Detailed 15,000 Mile Review: Dobinsons Twin Tube 1.5-3” Suspension Lift Kit With Nitrogen-Charged Shocks & Leaf Springs On 3rd Gen Toyota Tacoma
A lift kit is one of the first things you’re most likely going to research when starting your build. Many of us are out there are trying to find the best bang for buck suspension kit that will get us going off-road without breaking our wallets in half.
After hours of research, I stumbled upon Dobinsons, a company born in the outback. Built and tested in the heart of off-roading. I looked deeper into Dobinsons and saw a lot of positive reviews on their highest tier suspension, the MRRs, but not many reviews on their budget options. Not having the money to buy the MRRs, I decided to try out their most budget-friendly kit offered, the nitro-charged Dobinsons twin tube.
There are several advantages to this budget-friendly upgrade over your stock suspension. First, they offer larger shock bodies and bores. This allows for more oil volume for reduced shock fade compared to stock. Paired with better valving, these twin tube shocks resist fading far longer over rough terrain.
The lower shock body arms that connect to the lower control arms (LCAs) are also beefier than the stock ones, so they’ll withstand more trail abuse before breaking. The coil seats on the twin tubes are non-adjustable, so your front coils will provide your lift height.
I’ve been running this setup for just about a year now and put them through almost every kind of terrain you could find in California. I will try to touch on everything I’ve learned about Dobinsons’ budget-friendly option. Just for clarity, this review is for a 3rd Gen Tacoma, but the kit fits the 2nd Gen as well. This goes for the short bed, not the long bed.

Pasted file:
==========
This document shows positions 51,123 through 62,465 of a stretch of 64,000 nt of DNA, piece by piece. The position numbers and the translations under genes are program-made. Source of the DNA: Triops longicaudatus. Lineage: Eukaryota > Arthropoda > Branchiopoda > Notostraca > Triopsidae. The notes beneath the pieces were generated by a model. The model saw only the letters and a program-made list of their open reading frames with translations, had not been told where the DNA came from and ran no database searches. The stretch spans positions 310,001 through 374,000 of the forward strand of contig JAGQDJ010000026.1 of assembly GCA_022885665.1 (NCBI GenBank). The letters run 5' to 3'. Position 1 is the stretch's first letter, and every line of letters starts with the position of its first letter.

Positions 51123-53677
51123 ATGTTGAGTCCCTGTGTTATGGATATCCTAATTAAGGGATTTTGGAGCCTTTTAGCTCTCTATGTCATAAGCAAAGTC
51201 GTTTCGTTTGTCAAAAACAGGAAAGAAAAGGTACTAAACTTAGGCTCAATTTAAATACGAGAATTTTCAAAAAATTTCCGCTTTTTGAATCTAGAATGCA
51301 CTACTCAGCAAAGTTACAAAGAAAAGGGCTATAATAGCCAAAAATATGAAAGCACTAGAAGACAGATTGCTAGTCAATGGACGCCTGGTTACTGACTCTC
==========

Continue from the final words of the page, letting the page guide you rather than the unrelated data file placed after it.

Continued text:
Find It Online
- 2nd & 3rd Gen (2005+) Toyota Tacoma Dobinsons 1.5-3″ Twin Tube Lift Kit: Check Price
Dobinsons Twin Tube Lift Kit Review
Table of Contents
Twin Tube Suspension Kit Options
When I bought this kit, my truck was bone stock, so it was fairly straightforward on what options I needed. Dobinsons offers many different combinations of suspension components, so it’s easy to get lost in all of the information. The good thing is they’re quick to respond on their Instagram or their company email address.
Side note, when you’re trying to budget out a lift kit, make sure to include labor costs if you’re planning on having it installed by a local shop. If you want to do the installation at home, Dobinsons gives you the option to purchase additional parts and have them assemble the shocks for you to eliminate some of the specialty tools you’d need to put them together.
Note: Even though the heavier load options provide more lift with stock weight, keep in mind that it also means they will ride extra firm without the extra weight they were designed to support.
Let’s break down all the different options…
- Teal (The signature Dobinsons color)
- C59-302 – 1.6” lift with stock front end
- C59-314 – 2.0” lift with medium load front end
- 2.5″ lift with stock front end
- C59-352 – 2.0” lift with heavy load (110-240lbs) front end
- 2.4” lift with stock front end
- C59-354 – 2.4” lift with heavy load (110-240lbs) front end
- 2.75” lift with stock front end
- GS59-221 twin-tube nitro charged, no extra lift
- GS59-220 twin-tube nitro charged, adds 1” lift of height to coils
Rear Leaf Springs:
- L59-110-R – 2.1” lift light / medium load
- L59-111-R – 2.1” lift heavy load 600 – 800lb consistent load
- L59-112-R – 2.1” lift heavy load 800 – 1210lb consistent load
- Optional add-a-leafs are available to bump each leaf pack up a load level.
- For example, The L59-113–R-R6 AAL bumps the 112 pack up to a 1210-1450lb consistent load.
- GS59-940 – twin-tube nitro charged, good for 2” – 3” of lift
Front Optional Parts:
- UCA59-003K – upper control arm kit with ball joint
- SC59-001 – new top mounts with hardware to replace the OEM top mounts